Friday, November 11, 2011

Close, But No Cigar

Several times a week, I go to my son's Facebook page and check in (as much as possible) with what is happening in his life. Okay, I know this might seem stalker like, but I just can't help myself.   I desperately want to know him, I'm not a psychopath and I won't cause him harm with the things I learn on there, but I am driven to know.

We now have three friends that have friends in common.  Tonight I saw a woman on his page that is friends with someone I have known for about 30 years.  Two of my friends from high school have friends of his on their pages.  I'm dying to call one of them and query after these friends that know my son.  Please can you ask your friend about him?  How do they know him?  What is he like?  Does he talk about adoption?  About me?  Is he okay?

If you met me in real life, I'm not a desperate person.  I'm not this weak.  I'm not outwardly this heartbroken.  I don't know how to fix this.  I don't know why my friends have connections to him, but I can't.  I am lost.

HIs Father

About a year after I had my son, I was riding the el in Chicago, on my way home from somewhere.  As I was getting on the train, I looked down the aisle of seats and saw D, my son's first father.  He and I had never spoken after my son was born.  I had always wanted to, but never had the nerve to pick up the phone and call him.  As I started to walk over to him, he glared at me, switched seats with his friend (so he could sit next to the window) and deliberately turned his back on me.  Can't say I blamed him, after how he had been treated, but it completely threw me for a loop.  I started shaking all over, somehow managed to get off at the next stop before I burst into hysterical sobs.  Not sure how long it took me to get home that night but suffice it to say that D and I never spoke again.

In late spring of 2010, I was having a searching moment (I had those periodically every year!) and decided to google D's name.  Low and behold, I came up with his mailing address.  I thought maybe it was time to send that apology that I'd wanted to give so long ago.  I composed a letter saying how sorry I was that he was so left out of the decision making in 1979.  Sorry that he had to hear about his son from my scary, strict Italian father.  I told him I was searching for our son and wanted to know if he would like me to share his information with him if I found him.  I told him that he hadn't had a choice so long ago and that I wanted to offer him the choice this time around.  I gave him my phone number and email and asked him to contact me when he was comfortable.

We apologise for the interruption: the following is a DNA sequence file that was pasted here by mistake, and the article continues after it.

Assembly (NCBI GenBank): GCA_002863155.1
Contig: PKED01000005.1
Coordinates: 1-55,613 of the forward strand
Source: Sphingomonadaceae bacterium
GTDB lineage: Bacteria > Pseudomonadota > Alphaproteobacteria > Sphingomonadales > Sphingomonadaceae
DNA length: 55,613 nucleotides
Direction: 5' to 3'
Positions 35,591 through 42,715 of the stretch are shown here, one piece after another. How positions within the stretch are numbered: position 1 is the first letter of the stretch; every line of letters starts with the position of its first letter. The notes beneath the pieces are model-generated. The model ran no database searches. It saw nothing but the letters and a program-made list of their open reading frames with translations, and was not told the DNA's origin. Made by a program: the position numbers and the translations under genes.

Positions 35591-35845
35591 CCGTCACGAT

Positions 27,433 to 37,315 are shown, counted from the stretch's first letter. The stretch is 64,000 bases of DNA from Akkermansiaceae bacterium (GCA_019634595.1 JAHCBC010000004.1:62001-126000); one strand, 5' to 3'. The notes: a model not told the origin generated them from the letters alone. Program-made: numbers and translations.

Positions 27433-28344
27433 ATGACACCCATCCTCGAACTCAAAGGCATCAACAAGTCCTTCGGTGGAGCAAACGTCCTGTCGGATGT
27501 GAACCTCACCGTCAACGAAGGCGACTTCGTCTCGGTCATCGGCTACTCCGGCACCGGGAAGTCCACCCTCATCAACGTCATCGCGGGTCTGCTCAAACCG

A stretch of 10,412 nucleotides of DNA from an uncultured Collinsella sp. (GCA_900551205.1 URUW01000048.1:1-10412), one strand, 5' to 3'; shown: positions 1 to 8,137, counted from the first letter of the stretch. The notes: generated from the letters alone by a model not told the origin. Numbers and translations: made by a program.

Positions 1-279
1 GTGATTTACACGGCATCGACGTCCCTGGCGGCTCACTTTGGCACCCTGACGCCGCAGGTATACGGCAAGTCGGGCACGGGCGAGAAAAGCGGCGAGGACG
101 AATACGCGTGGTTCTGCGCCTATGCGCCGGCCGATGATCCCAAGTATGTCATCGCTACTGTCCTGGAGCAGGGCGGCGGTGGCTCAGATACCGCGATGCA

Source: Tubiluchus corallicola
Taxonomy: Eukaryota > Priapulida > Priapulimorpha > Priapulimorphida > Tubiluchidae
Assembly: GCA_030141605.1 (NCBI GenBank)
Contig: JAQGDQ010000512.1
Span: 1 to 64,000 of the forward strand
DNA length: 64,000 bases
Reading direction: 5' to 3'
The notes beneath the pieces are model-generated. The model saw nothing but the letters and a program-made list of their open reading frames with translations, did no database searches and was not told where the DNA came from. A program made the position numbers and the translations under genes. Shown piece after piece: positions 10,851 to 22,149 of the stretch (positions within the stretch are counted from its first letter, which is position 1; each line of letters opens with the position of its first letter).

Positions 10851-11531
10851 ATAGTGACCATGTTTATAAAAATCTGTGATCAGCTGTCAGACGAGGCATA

About three weeks later, I received an email from him asking to have a phone conversation with me.  We set a date and time and I prepared myself for the verbal apology I wanted to give as well as the inevitable tongue lashing that I was sure was coming my way.  We got on the phone and after a few nervous moments, he said, "Well, should we make more small talk or should we get to the elephant in the room?"  Being all about that elephant I chose to cut to the heart of the matter.  I said my apology for how he had been treated, which he accepted.  Then he said, "You know we did the right thing, don't you?"

Hold the presses!!  Did you really just say that to me?  First of all WE didn't do anything.  YOU weren't there remember?  Okay, admittedly that wasn't entirely his fault, but still.  Second of all, how can you think all of this grief, not raising our son and him not knowing his parents was best for any of us?  Then I realized, his journey in all of this was completely different than mine.  He didn't have all the emotional baggage around this that I did.  He never saw our son, never felt him kick in my belly, never got that attachment to him as a living, breathing human being, like I did.  He asked me why I was searching now, what was special about this time?  I told him I had hoped since the day we signed the papers that I would find him and that I had been actively searching since the day our son had turned eighteen.  I realized then as well, that this was not the everyday heartache for him that it was for me.

Unfortunately, D didn't want to talk about the emotions related to the "past."  I was disappointed about that, I think I really needed him to tell me how he felt about it all, now and then.  I needed his honesty to help me heal.  I still feel like there is an elephant in the room between us.  Before we hung up, D said he's happy to do whatever our son wants.  If he wants to meet D or email or talk on the phone, D's fine with that.  If he doesn't want contact that's okay too.  Then he asked me why I thought our son wanted to be found, after all  he has our names, they're on his birth certificate.  Crap.  I had to explain to him about adoption and amended birth certificates and how we were basically erased from our son's life, that there was no way for him to find out info on us.

I talked to D on a Friday night, on Sunday I got the email with my son's name and some contact info.  I still have not told D that I have found our son.  I guess  was hoping to talk to our son before letting D know.  My guilt was running the show, and I wanted our son to hear why his father wasn't there for him (or me) from me.  I pushed D out of the situation.  His lack of commitment and involvement was my choice, I wanted to be the one to tell my son that.  Since I haven't had a response for a very long time, I think it's time to tell D about my discovery.  To be honest, I'm not sure how interested he is.  I've never received any communication from him asking if I've found anything.  I could probably get away with not telling him, but that just seems dishonest to me.  I've been holding out long enough, time to at least send him the first picture I found of our son online.  Yet another layer of adoption crap to deal with.